Speaking of innovative ways of serving adult students, if your Pinnacle chapter has taken on an interesting project, created some new service, succeeded in changing institutional or local policies to benefit adult students, or succeeded in other ways in making life a little bit better or easier for non-traditional students, please let us know about it. Our office often serves as a conduit for good ideas from around the country. Sometimes we even feature such innovations in this newsletter.
We are always heartened by newspaper clippings of all the wonderful projects Pinnacle chapters undertake and by the personal accomplishments of individual members. Every month brings clippings, photographs, and feature stories from local and campus newspapers. We love that stuff, so keep sending it! We also enjoy scanning the many Websites which have been created by Pinnacle chapters. It's clear that some of the best Web-based ideas are being widely adopted these days.
Every year we are overwhelmed by the accomplishments of our honorees. Here are just a few highlights from the honorees for last year:
- Pinnacle honorees continue to flock into medical careers. Once again in 2017 we honored a significant number of future nurses, physician's assistants, medical technologists, EMTs, and other health professionals.
- We have no exact statistics to back up this observation, but the number of honorees who have come back to college to establish new, second careers seems to be growing significantly in recent years.
- While the number of honorees majoring in computer science remains fairly small and men far outnumber women in the field, the number of honorees majoring in the field apears to be growing.
- As in most years, among the honorees were police officers, fire fighters, EMTs, and small town public servants such as parks directors, county and city clerks, and public works supervisors.
- Among the honorees were a number of men and women who have served or are currently serving the country in the armed services.
- There were a growing number of veterans of the Iraq and Afghanistan conflicts, including some who were wounded while in active service.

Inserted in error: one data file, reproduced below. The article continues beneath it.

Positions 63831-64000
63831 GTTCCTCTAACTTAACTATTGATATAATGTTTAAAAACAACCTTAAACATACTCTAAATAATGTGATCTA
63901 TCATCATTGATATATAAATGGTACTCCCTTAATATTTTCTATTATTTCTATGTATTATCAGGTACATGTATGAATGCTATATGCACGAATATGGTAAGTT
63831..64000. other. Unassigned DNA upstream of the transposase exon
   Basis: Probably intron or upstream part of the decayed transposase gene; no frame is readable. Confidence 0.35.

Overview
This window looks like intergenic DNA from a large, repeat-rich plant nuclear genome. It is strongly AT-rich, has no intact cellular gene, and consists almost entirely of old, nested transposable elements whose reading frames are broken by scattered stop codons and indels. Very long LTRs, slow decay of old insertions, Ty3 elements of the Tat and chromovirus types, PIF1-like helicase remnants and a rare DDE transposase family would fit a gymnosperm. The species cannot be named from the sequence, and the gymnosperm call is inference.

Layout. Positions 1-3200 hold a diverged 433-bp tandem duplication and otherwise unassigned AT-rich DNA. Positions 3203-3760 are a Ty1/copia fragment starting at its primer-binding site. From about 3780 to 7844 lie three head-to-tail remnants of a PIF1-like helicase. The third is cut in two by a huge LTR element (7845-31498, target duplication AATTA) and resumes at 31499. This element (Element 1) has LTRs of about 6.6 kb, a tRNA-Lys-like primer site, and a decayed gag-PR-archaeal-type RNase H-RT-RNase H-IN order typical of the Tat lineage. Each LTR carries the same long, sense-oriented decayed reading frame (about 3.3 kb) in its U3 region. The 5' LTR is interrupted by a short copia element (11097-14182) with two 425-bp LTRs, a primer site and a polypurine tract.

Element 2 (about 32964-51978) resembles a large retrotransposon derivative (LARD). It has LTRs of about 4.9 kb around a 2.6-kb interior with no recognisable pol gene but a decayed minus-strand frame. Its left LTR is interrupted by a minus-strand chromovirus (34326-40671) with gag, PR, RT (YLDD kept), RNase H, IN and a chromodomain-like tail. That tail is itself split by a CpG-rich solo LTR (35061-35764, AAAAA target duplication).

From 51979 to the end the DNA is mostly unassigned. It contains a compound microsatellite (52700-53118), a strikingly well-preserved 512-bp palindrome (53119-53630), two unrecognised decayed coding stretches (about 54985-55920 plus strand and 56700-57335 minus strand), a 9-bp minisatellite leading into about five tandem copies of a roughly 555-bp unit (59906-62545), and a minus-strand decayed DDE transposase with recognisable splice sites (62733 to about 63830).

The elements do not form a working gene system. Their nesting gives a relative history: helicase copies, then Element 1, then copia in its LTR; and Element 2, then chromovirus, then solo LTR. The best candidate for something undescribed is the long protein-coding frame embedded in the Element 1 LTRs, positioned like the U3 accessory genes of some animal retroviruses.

- It appeared that more honorees were interested in technology and teaching careers than in years past, and slightly fewer were pointing their careers at the business world, although business fields continue to draw a large number of our honorees.
- We also noted another uptick in the number of honorees who are aimed at other helping professions, such as counseling, home healthcare, rehabilitation, and various aspects of gerontology.
- Several honorees were running their own online businesses. A few also had bricks-and-mortar businesses. A significant number were working from home.
- As in past years, there was a huge number of Pinnacle and Spire honorees who are not only single parents and full-time students, but they have somehow found the time to remain extremely active in their children's lives and community activities. Just reading their resumes exhausts us!
- As in past years, we had a number of retirees among our honorees. Some were earning their first degrees, while others were starting completely new careers.
- Some of our more accomplished honorees were either international students or first generation American citizens.
- A few honorees' accomplishments were especially heartwarming because they had overcome severe disabilities.
- The number one non-school, non-family activity of our honorees was in the field of volunteerism. It is heartwarming to see how many non-traditional students somehow "create" the time to serve in a wide variety of volunteer positions.
Stay in touch and continue your good work!